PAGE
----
Now available in 170 global markets, Land Rover’s Discovery Sport has already attracted 40 000 customers around the world with its combination of contemporary design, outstanding versatility and advanced engineering and has proven to be a favourite among the South African elite.
Advanced technology is integrated throughout, including a handful of discreet features delivered through a network of sensors which measure everything from the intensity of the sun’s rays and air quality in the cabin, to windscreen mist and rain – without any input from the driver.
Sun Load Sensor
The Discovery Sport features a sun load sensor on the dashboard that measures the intensity of the sun’s rays every 200 milliseconds, automatically adjusting the air conditioning to counteract solar gain through the windscreen.
When driving out of the shade into the sun, the system imperceptibly increases the output of the air conditioning, even taking into account the angle of the sun to combat its effect on cabin temperature. Cabin humidity is also measured, with the air conditioning finely adjusted to achieve the programmed temperature.
The flexible 5+2 seating of Discovery Sport features face-level air vents in second row seats to maximise the effects of the climate control system. An auxiliary air conditioning unit in the third row seats, also offering face level vents, is available for optimum performance in hot climates.
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Sensing its Surroundings
The Discovery Sport is available with Dual Zone climate control with an air quality sensor, which monitors humidity and smog levels. Once it detects high pollution levels, the system switches automatically to re-circulation mode. Rain sensitive wipers activate autonomously according to the conditions, while a sensor fitted to the windscreen automatically detects and clears windscreen misting.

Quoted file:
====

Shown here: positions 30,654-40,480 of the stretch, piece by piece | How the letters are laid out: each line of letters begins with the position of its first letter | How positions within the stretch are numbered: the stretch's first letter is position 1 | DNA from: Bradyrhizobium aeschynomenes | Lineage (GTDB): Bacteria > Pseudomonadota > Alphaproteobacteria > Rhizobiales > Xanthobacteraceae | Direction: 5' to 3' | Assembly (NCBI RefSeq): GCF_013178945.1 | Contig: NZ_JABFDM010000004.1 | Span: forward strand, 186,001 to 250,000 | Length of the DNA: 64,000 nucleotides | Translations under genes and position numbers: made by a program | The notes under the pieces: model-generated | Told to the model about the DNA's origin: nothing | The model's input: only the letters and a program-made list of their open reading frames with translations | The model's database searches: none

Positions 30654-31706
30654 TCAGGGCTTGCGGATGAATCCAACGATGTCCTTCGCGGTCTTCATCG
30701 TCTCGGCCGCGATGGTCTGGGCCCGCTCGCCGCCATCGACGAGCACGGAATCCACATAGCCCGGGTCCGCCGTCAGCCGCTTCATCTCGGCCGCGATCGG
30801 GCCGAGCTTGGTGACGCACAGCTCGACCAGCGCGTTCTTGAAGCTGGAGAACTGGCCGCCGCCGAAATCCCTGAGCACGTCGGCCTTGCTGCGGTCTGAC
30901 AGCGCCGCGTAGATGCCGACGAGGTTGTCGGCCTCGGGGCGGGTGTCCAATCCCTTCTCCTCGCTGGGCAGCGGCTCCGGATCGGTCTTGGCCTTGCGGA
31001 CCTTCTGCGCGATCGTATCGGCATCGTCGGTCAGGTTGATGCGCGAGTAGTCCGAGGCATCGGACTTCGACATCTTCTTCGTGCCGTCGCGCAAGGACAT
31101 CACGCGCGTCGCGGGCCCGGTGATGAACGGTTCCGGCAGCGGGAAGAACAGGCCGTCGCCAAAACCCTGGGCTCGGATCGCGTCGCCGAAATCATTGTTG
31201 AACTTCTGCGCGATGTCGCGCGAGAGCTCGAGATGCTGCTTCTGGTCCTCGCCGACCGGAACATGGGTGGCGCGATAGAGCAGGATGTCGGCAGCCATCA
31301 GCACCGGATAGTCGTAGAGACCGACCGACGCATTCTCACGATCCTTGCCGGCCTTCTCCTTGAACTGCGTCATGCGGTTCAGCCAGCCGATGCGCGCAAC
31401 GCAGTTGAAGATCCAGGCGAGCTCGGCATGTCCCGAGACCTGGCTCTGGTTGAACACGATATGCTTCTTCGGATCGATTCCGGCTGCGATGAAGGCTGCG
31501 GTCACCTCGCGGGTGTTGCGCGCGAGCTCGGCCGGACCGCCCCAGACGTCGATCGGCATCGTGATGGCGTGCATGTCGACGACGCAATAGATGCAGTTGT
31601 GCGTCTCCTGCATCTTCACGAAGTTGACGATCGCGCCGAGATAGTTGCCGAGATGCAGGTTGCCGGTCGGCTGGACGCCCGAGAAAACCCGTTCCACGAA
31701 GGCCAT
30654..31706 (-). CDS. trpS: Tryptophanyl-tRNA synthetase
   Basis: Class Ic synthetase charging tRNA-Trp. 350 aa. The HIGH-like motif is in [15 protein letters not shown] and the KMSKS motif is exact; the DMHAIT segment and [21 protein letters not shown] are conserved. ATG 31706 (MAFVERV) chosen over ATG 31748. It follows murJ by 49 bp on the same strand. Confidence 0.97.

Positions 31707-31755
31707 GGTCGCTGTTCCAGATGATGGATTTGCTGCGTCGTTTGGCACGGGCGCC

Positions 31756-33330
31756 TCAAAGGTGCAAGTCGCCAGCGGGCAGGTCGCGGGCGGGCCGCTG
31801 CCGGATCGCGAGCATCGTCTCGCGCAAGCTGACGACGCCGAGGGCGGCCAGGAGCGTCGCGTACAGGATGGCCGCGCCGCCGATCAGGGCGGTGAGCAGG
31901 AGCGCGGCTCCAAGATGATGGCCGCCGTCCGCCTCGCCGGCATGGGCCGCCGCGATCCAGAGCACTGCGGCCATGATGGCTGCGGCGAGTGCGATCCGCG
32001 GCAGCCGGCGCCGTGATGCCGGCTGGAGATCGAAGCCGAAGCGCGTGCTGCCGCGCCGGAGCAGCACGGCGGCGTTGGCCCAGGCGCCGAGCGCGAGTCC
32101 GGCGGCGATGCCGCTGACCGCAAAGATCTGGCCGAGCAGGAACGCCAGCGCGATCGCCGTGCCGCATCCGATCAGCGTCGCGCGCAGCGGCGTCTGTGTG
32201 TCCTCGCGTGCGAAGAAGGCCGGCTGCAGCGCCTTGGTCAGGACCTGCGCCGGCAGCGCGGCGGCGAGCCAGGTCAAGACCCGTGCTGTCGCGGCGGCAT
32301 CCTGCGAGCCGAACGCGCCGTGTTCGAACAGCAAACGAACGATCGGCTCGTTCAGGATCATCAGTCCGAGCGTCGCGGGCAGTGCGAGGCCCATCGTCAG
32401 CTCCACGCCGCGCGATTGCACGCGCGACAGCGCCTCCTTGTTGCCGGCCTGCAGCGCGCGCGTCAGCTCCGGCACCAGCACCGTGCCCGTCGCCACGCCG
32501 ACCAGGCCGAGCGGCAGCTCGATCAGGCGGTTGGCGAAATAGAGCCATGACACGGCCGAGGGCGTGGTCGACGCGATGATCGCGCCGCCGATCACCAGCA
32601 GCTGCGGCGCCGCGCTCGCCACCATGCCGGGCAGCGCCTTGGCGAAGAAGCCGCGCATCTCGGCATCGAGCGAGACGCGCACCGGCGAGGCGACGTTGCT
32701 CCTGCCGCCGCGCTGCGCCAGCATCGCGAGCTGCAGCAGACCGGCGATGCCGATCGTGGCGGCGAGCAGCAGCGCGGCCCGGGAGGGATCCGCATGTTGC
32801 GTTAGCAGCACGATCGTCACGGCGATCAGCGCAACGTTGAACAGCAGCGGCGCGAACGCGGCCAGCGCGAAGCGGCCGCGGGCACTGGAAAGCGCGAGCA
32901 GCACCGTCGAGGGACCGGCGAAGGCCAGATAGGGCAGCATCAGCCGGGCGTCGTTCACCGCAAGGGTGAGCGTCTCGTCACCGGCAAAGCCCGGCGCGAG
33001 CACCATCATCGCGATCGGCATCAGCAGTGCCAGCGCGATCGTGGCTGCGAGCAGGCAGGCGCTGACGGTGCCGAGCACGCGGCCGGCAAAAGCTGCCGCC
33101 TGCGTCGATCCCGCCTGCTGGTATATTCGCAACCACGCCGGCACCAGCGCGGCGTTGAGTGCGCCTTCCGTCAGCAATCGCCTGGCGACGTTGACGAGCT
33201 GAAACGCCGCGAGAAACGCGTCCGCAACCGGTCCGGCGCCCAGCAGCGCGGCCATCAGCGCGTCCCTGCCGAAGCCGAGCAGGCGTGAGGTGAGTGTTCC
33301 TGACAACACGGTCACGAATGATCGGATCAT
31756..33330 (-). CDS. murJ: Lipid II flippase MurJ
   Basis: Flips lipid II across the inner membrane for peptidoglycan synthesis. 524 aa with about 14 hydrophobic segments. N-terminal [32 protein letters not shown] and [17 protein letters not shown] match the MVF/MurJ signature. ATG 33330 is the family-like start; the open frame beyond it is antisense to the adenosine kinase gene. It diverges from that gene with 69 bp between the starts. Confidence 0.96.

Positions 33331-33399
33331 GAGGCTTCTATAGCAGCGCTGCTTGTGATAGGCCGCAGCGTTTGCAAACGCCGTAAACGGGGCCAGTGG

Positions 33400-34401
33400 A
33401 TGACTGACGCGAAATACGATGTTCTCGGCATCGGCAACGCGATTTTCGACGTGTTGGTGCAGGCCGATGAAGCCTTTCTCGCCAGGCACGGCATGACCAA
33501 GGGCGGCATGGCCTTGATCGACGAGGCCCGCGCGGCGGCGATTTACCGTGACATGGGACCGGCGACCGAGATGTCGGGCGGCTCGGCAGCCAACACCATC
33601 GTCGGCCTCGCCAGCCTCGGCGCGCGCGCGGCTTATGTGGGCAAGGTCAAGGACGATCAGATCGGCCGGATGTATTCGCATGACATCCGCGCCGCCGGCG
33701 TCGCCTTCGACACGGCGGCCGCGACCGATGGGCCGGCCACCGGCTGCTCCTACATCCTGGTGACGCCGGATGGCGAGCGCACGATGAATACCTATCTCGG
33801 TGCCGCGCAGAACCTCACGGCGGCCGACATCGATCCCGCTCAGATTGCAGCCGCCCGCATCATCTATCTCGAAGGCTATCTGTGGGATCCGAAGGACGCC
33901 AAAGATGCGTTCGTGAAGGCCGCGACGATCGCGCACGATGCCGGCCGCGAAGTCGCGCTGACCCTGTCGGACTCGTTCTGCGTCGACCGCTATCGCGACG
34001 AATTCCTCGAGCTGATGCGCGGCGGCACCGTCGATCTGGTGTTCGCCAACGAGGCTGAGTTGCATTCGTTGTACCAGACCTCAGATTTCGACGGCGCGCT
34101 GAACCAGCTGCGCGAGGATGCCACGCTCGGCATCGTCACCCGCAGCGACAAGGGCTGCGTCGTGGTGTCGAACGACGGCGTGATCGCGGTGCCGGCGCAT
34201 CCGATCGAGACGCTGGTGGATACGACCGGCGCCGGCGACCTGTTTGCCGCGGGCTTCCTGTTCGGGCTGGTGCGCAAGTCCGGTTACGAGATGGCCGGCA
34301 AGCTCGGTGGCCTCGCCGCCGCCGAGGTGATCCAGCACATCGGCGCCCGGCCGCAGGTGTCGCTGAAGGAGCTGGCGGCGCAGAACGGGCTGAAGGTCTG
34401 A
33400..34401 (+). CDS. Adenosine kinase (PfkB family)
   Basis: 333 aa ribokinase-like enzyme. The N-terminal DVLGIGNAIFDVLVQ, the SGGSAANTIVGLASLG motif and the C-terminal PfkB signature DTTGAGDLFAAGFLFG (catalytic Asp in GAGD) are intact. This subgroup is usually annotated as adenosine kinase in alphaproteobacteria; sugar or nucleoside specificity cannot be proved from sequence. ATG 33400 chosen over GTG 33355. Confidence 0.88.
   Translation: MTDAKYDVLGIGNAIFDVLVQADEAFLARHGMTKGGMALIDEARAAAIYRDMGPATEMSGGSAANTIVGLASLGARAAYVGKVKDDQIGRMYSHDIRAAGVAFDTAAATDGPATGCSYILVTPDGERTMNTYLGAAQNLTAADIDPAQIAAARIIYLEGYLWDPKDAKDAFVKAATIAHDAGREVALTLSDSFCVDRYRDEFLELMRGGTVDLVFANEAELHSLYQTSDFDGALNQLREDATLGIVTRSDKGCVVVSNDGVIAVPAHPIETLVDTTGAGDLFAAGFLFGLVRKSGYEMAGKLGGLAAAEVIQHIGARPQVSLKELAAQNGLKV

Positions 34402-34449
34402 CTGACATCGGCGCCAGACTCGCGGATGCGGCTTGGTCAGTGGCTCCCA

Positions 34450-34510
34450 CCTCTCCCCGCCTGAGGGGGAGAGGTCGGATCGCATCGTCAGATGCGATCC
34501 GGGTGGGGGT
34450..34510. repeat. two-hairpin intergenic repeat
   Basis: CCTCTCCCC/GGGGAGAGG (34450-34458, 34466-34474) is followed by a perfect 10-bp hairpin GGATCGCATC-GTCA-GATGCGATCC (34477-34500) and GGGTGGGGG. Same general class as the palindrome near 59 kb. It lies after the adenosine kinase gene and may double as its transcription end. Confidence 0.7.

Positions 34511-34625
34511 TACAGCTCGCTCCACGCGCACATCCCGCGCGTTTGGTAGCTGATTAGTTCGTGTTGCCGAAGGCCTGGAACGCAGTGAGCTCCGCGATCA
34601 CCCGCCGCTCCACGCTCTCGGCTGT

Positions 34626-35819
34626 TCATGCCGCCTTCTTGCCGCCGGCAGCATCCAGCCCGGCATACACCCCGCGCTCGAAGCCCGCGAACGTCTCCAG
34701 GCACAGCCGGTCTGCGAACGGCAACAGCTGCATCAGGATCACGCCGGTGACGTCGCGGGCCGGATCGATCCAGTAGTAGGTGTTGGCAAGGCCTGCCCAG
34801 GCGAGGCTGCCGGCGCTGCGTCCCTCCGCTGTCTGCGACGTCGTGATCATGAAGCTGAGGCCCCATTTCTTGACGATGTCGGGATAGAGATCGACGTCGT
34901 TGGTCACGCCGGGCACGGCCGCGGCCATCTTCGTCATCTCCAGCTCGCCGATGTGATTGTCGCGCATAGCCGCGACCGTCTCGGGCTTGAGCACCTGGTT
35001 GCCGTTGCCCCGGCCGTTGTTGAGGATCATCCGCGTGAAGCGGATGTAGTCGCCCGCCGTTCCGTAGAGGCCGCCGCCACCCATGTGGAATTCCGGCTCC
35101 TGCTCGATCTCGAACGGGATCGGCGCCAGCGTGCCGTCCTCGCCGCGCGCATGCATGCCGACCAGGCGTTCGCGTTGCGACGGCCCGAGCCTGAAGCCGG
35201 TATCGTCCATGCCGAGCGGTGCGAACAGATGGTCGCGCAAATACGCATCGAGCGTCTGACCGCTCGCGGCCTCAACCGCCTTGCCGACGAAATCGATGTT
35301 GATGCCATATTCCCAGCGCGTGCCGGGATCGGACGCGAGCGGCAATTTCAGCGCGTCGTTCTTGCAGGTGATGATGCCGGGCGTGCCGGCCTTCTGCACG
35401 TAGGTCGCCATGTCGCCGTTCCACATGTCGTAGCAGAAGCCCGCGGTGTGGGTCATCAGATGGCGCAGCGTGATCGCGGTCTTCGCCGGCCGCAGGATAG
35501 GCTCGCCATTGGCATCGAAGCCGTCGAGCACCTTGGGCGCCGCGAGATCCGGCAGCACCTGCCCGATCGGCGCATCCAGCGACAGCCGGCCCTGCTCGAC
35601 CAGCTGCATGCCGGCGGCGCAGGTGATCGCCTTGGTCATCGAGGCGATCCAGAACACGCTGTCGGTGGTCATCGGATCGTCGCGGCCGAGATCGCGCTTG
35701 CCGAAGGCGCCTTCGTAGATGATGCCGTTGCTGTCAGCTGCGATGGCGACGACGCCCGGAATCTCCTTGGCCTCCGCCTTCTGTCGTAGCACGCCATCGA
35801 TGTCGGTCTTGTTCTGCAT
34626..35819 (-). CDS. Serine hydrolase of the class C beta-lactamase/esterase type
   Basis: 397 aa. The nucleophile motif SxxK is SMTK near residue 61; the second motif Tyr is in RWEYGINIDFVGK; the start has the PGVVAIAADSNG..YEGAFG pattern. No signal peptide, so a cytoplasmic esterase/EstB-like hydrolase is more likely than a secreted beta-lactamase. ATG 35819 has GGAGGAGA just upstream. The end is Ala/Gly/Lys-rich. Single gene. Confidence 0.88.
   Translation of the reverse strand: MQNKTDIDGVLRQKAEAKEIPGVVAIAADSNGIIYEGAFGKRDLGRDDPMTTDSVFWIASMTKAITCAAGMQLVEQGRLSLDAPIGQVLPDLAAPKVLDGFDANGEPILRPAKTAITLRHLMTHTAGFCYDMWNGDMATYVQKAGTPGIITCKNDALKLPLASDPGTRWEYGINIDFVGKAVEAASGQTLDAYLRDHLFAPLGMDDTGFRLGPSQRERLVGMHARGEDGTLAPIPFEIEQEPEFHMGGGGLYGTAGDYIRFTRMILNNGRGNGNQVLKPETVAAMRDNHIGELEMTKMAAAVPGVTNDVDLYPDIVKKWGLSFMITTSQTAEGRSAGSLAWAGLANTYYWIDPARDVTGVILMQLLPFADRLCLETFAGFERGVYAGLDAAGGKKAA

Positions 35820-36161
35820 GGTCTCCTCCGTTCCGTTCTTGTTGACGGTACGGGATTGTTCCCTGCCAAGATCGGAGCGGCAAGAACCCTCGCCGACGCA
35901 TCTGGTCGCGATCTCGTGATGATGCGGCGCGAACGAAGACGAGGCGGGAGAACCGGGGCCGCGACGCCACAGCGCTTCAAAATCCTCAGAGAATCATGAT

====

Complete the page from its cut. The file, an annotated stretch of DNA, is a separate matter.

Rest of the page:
In the event of driving through water, ultrasonic sensors fitted to the underside of the door mirrors measure the distance from the mirror to the water surface. The Wade Sensing control unit then calculates the depth of the water, taking into account any forward or backward tilt of the vehicle, before displaying the depth on the touch screen, emitting an audible warning signal to warn that the vehicle is approaching its maximum wading depth.
An advanced stereo camera mounted alongside the rear view mirror scans the road ahead looking for vehicles as potential obstructions. The 3D imaging camera covers a 50-degree horizontal field of vision and spans up to 50 metres.
It can detect when the vehicle is leaving the current lane without the turn signal, and will vibrate the steering wheel to warn the driver accordingly, a feature known as Lane Departure Warning.
High Beam Assist
The stereo camera also automatically activates and dips the beam to avoid dazzling other road users when an oncoming vehicle is detected. This ‘High Beam Assist’ function dips the headlamps within 500 milliseconds – faster than a traditional driver-operated switch.
Similarly, the auto-dimming rear view uses two sensors and instantly adjusts to maintain the optimum brightness to ensure another vehicle can’t dazzle the driver. A forward-facing sensor in the rear view mirror can measure the amount of light available to the driver, while a second rear-facing sensor scans up to 1 000 metres behind, monitoring the lights of upcoming vehicles.
For example, on dark rural roads the front sensor detects the low level of ambient light and can recognise that the driver will be more susceptible to glare. If the sensor then detects a vehicle behind with bright lights, the mirror will be darkened. If the driver is in a well-lit city, the mirror will only fade by a small amount.